Wednesday, March 16, 2011

Is It Stupid? Then It's Not Darwinism!

From What's Wrong With The World:

Steve Burton quotes Lawrence Auster on Darwinism: How do the Darwinians explain the prevalence of male baldness in much of the white race (the Irish being the big exception)? That a man 50,000 years ago had an accidental genetic mutation which caused him to lose his hair, and the women in his tribe were more attracted to him with his bald head than to all the other hairy men, and so he had more offspring than the hairy ones, and so the genetic mutation for baldness spread through the population?

Burton assures readers: Well, ummm, no, Larry - I don't think that's how "Darwinians" would try to explain male pattern baldness.

My question: Why not? It's an example of sexual selection. Granted, one pulled straight out of the ass. But how many Darwinian explanations are like that anyway?

However, Burton goes on: Heck if I know - but, knowing evolutionary theorists as I do, I'd be willing to bet that they can come up with a dozen or so reasonably plausible hypotheses in about as many minutes.

I'm not sure what Burton's standards for 'reasonable' are. But apparently, his problem with Auster is that he pulled out an example which just sounded silly. And no Darwinian explanation can sound silly. Right?

He then goes on to mention: Apparently, our Larry thinks that the existence of male pattern baldness is simply inexplicable, absent the intervention of the God of the Gaps.

To which I wonder... has it really come to this for so many people? Either 'Darwinism' is true, or it's 'the God of the gaps'? Or perhaps it's something close to the opposite: If God isn't called upon as an explanation, then any other explanation must be Darwinism? Does the word 'Darwinism' really have meaning anymore?

I say this as someone not all that opposed to evolution, even macroevolution. But I've long shaken off the need to feel as if I have to give far too much credence to Darwinian explanations, or even Darwinism as a theory, to prove my willingness to accept those things. The fact that some flat-out YECs think this or that (say, evolutionary psychology) is a load of bull doesn't mean it must be true, or that I'll become a YEC for agreeing with them. I hope others learn the same lesson.

5 comments:

Ilíon said...

Somewhat related:

Back when I was active on ARN, the Darwinists there likes to parrot Dawkins' "argument from personal incredulity" line. Finallly, I pointed out (mocked them, to be blunt) that they were effectively asserting the credulity is a virtue in science. They piped down on that one for quite a while.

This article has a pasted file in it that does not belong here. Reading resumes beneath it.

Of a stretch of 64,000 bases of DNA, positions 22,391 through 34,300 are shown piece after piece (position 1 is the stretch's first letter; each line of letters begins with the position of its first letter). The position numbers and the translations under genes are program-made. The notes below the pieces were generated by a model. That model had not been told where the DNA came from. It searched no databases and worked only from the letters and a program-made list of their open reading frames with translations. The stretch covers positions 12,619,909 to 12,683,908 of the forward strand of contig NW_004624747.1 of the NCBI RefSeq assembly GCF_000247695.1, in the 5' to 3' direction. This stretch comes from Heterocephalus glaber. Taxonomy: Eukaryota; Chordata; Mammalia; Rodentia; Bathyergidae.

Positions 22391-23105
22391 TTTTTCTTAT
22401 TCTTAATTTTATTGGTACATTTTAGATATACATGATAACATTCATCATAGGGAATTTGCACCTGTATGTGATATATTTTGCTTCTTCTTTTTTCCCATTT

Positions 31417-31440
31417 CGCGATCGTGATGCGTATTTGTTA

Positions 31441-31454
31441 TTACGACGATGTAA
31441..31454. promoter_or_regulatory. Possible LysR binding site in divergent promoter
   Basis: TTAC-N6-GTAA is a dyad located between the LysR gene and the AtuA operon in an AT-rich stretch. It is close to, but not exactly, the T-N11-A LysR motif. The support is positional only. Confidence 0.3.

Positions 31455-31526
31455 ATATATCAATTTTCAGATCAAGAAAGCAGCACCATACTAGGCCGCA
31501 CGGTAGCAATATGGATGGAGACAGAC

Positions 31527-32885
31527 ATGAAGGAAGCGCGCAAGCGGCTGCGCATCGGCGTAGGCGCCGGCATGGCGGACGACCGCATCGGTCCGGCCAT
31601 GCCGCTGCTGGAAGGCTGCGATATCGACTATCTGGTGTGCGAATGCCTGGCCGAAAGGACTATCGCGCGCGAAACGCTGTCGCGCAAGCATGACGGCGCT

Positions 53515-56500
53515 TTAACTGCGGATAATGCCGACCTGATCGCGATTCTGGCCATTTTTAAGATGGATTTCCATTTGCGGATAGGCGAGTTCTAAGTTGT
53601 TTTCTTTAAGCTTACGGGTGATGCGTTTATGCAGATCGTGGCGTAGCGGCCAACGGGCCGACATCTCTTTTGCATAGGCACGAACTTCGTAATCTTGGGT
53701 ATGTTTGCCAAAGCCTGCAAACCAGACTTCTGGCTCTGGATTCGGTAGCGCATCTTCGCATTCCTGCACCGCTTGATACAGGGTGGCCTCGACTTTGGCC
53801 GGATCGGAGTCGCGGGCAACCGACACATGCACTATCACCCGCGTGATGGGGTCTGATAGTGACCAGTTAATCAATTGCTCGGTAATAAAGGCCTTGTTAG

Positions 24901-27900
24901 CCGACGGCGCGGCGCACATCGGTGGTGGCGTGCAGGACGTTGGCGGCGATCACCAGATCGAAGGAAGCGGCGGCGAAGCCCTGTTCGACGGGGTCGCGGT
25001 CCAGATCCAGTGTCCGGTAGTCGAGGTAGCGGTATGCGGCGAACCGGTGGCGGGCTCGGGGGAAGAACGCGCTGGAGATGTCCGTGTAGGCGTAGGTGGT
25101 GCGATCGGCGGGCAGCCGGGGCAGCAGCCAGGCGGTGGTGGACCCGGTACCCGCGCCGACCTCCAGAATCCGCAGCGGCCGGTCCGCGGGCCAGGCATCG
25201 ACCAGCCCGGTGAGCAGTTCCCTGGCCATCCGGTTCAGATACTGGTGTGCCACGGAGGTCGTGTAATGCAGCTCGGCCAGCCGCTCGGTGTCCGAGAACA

Crude said...

You were on Arn? Neat.

But yeah, I've wondered the same about the 'argument from incredulity' charge against Darwinian criticisms, for exactly that reason.

One thing I often see now is the insistence that it's unfair to criticize Darwinism unless someone is offering a competing explanation - which seems just as inane.

Ilíon said...

Yeah, for a number of years. But then, between internet issues (for some reason I don't understand, the combination of my computer and my then dial-up service made it increasingly difficult for me even to access the site) and my growing disgust/dissatisfaton with ARN's policy of bending over backwards to ignore the shenanigans of the Darwinists and atheists (and calling the resulting dishonesty “ministry”), I just lost interest.

Intellectual dishonesty is the surest way to cause me to lose interest in a person or site.

===
One thing I often see now is the insistence that it's unfair to criticize Darwinism unless someone is offering a competing explanation - which seems just as inane.

Of course it’s inane. The object isn’t to get at truth, it’s to protect Darwinism, the Origins Myth of atheism, from critical evaluation.

When this particular line of “argument” is translated into English, it becomes: “Unless you can give me a replacement for Darwinism which is consistent with Darwinism, you have no right or standing to point out the flaws of Darwinism.

cl said...

"To which I wonder... has it really come to this for so many people? Either 'Darwinism' is true, or it's 'the God of the gaps'?"

Yeah, pretty sad, this apparent resurgence of inability to think in nuance. False dichotomies are the devil's primary weapon, with strawmen coming in close second. Let the light shine.

Ilíon said...

Too much light might set the strawmen on fire!